Box office staff ‘run off their feet’

Young skaters stand by during Wanaka Festival of Colour’s Cross the Line street performance at...
Young skaters stand by during Wanaka Festival of Colour’s Cross the Line street performance at the Wanaka skatepark on Saturday. PHOTOS: RAY TIDDY
This year it had to look local.

Yet organisers pulled it off in a Covid-19 environment, Wanaka’s Festival of Colour Arts and Ideas Festival attracting a healthy box office with 9000 ticket sales — on a par with previous events.

Festival of Colour general manager Laura Williamson said final ticket sales were still being tallied last night, but box office staff had been "run off their feet" all week as the seven-day festival wrapped.

Covid-related border closures had meant the two-yearly festival had to focus on domestic talent.

"In the world of festivals this one is very strong."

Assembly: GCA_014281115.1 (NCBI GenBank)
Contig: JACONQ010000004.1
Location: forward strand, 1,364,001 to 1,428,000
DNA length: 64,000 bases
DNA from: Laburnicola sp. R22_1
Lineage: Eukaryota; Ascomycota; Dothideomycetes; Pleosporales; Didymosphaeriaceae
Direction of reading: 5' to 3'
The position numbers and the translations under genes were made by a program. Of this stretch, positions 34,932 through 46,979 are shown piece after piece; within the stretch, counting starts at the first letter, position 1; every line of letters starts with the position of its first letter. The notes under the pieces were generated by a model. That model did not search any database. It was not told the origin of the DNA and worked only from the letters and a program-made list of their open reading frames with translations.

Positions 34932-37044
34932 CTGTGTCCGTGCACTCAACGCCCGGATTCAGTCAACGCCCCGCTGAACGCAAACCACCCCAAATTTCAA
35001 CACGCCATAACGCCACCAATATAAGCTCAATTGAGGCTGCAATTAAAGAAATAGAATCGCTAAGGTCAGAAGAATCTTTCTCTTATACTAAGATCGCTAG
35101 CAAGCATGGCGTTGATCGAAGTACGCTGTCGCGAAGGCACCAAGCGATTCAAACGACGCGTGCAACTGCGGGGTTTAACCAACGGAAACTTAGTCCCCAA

What had differed this year was the number of last-minute sales, she said.

"I think you had this environment where people waited and took a ‘wait and see’ approach. There was just an extra level of cautiousness.

"It was a different pattern, I guess."

A shop window in Helwick St decorated as part of the Wanaka Festival of Colour’s ‘‘Windows Over...
A shop window in Helwick St decorated as part of the Wanaka Festival of Colour’s ‘‘Windows Over Wanaka’’ exhibition.
Usually, the festival drew on acts from Australia and the UK to complement New Zealand talent, Ms Williamson said.

However, the fact New Zealand acts were bound to home had also worked in the festival’s favour.

"It’s testament to the strength of the New Zealand arts scene.

"New Zealand acts were at home rather than touring."

Concessions were made to ensure some performances could go ahead. Playwright Ro Bright and director Kitan Petkovski both went through managed isolation and quarantine to ensure the play The Hall could make its international debut.

It tells the tale of an intergenerational family with a matriarch battling a form of dementia.

This year also marked the departure of Philip Tremewan, who has been at the forefront of the festival as director since its began in 2005.

After this week’s festival, he stands down, and hands over the reins to Sophie Kelly for the 2023 version.

jared.morgan@odt.co.nz

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